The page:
The front wall 21 defines a first vertical groove 51 disposed closely adjacent and parallel to the one end edge 27 and extending the full length of the front wall 21. A second groove 52 is formed closely adjacent and parallel to the another edge 32 of the front wall 21 and also extends for the entire length thereof. Preferably, each of the first and second grooves 51, 52 has a width w less than 1/8 the full width W of the front wall 21. In addition, each of the first and second grooves 51, 52 preferably is spaced from, respectively, the one and another edges 27, 32 by a distance d less than 1/8 of the full width W of the front wall 21.
The back wall 22 defines a third vertical groove 55 extending closely adjacent and parallel to its one edge 28 and a fourth vertical groove 56 extending closely adjacent and parallel to its another edge 33. Each of the third and fourth grooves 55, 56 extend over the full length of the back wall 22. Preferably, the third and fourth grooves 55, 56 are spaced from, respectively, the one and another edges 28, 33 less than 1/8 the full width W of the back wall 22. Also, the width of the third and fourth grooves 55, 56 preferably are equal to the width of the first and second grooves 51, 52 and less than 1/8 the full width W of the back wall 22.
During use of the humidifier 11, the removable supply tank 14 is used to maintain a constant source of water for humidification. After each exhaustion of its water contents, the tank 14 is removed from the base 12 and transported to a suitable water tap. The tank 14 is then inverted and a cap (not shown) removed from the threaded outlet sleeve 41. After re-filling of the tank 14, the cap (not shown) is replaced on the threaded outlet sleeve 41 and the tank is carried back to the humidifier 11 and positioned appropriately on the base 12. During each re-filling procedure, a user can employ the primary and auxiliary handles 36, 45 as desired. In addition, handling of the tank 14 is facilitated by the grooves 51, 52, 55, and 56 which allow lifting of the tank 14 with both hands. One edge of the tank 14 is gripped by one hand by placing a thumb in the first groove 51 on the front wall 21 and fingers in the third groove 55 on the back wall 22. Similarly, another hand can grip the opposite edge of the tank 14 by placement of a thumb in the second groove 52 on the front wall 21 and fingers in the fourth groove 56 on the back wall 22.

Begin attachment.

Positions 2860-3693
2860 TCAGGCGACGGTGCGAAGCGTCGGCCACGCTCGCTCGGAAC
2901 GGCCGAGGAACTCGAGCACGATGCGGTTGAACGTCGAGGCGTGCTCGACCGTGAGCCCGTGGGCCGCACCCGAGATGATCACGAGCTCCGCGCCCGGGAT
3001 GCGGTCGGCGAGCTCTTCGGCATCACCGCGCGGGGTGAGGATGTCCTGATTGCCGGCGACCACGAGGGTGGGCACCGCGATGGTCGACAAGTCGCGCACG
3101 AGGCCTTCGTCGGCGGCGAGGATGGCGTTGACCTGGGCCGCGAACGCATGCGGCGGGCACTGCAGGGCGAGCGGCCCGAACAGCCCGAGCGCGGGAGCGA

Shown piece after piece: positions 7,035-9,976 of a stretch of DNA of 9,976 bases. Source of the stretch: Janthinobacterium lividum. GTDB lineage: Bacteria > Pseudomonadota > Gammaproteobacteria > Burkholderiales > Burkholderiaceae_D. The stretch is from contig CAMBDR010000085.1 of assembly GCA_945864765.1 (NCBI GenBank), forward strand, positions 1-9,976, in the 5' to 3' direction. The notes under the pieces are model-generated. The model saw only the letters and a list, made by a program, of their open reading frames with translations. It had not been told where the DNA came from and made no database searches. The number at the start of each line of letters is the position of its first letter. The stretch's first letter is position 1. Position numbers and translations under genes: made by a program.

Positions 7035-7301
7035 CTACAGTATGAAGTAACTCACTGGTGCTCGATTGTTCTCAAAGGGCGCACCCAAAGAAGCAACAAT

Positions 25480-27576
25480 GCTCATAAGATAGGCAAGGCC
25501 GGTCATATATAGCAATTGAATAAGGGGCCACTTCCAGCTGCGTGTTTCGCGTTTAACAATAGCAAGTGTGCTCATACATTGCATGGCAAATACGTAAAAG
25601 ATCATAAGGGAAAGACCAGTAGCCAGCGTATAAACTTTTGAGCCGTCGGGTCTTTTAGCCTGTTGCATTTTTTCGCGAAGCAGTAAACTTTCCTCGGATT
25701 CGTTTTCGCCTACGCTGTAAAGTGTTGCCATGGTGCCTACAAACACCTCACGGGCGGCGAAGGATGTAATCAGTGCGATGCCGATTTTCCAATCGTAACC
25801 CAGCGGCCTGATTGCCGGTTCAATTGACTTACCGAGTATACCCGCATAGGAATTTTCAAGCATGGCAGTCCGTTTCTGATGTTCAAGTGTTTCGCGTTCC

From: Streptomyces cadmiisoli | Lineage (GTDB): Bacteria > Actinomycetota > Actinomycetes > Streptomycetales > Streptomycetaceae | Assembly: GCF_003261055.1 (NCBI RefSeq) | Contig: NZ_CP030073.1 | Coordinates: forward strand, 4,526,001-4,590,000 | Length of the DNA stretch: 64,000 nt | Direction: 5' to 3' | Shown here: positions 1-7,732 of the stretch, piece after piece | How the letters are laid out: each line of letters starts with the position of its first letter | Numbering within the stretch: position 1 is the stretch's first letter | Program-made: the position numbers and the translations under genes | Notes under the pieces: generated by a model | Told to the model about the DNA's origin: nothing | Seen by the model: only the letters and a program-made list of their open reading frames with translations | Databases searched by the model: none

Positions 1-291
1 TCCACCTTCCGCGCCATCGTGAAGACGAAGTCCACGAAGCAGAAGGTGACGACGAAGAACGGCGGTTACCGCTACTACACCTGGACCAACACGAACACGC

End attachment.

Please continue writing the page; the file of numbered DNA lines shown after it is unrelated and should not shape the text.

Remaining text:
Obviously, many modifications and variations of the present invention are possible in light of the above teachings. It is to be understood, therefore, that the invention can be practiced otherwise than as specifically described.
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|U.S. Classification||392/406, 392/404, 392/386|
|Cooperative Classification||F24F2006/008, F24F6/00|
|Dec 18, 1998||AS||Assignment|
Owner name: HONEYWELL, INC., MINNESOTA
Free format text: ASSIGNMENT OF ASSIGNORS INTEREST;ASSIGNOR:BIRDSELL, WALTER;REEL/FRAME:009666/0189
Effective date: 19981217
|Nov 5, 2002||AS||Assignment|
Owner name: HONEYWELL INTELLECTUAL PROPERTIES, INC., ARIZONA
Free format text: ASSIGNMENT OF ASSIGNORS INTEREST;ASSIGNOR:HONEYWELL INC.;REEL/FRAME:013467/0048
Effective date: 20020626
Owner name: KAZ, INC., NEW YORK
Free format text: ASSIGNMENT OF ASSIGNORS INTEREST;ASSIGNOR:HONEYWELL INTELLECTUAL PROPERTIES INC.;REEL/FRAME:013467/0821
Effective date: 20020626
|Nov 5, 2003||REMI||Maintenance fee reminder mailed|
|Apr 19, 2004||LAPS||Lapse for failure to pay maintenance fees|
|Jun 15, 2004||FP||Expired due to failure to pay maintenance fee|
Effective date: 20040418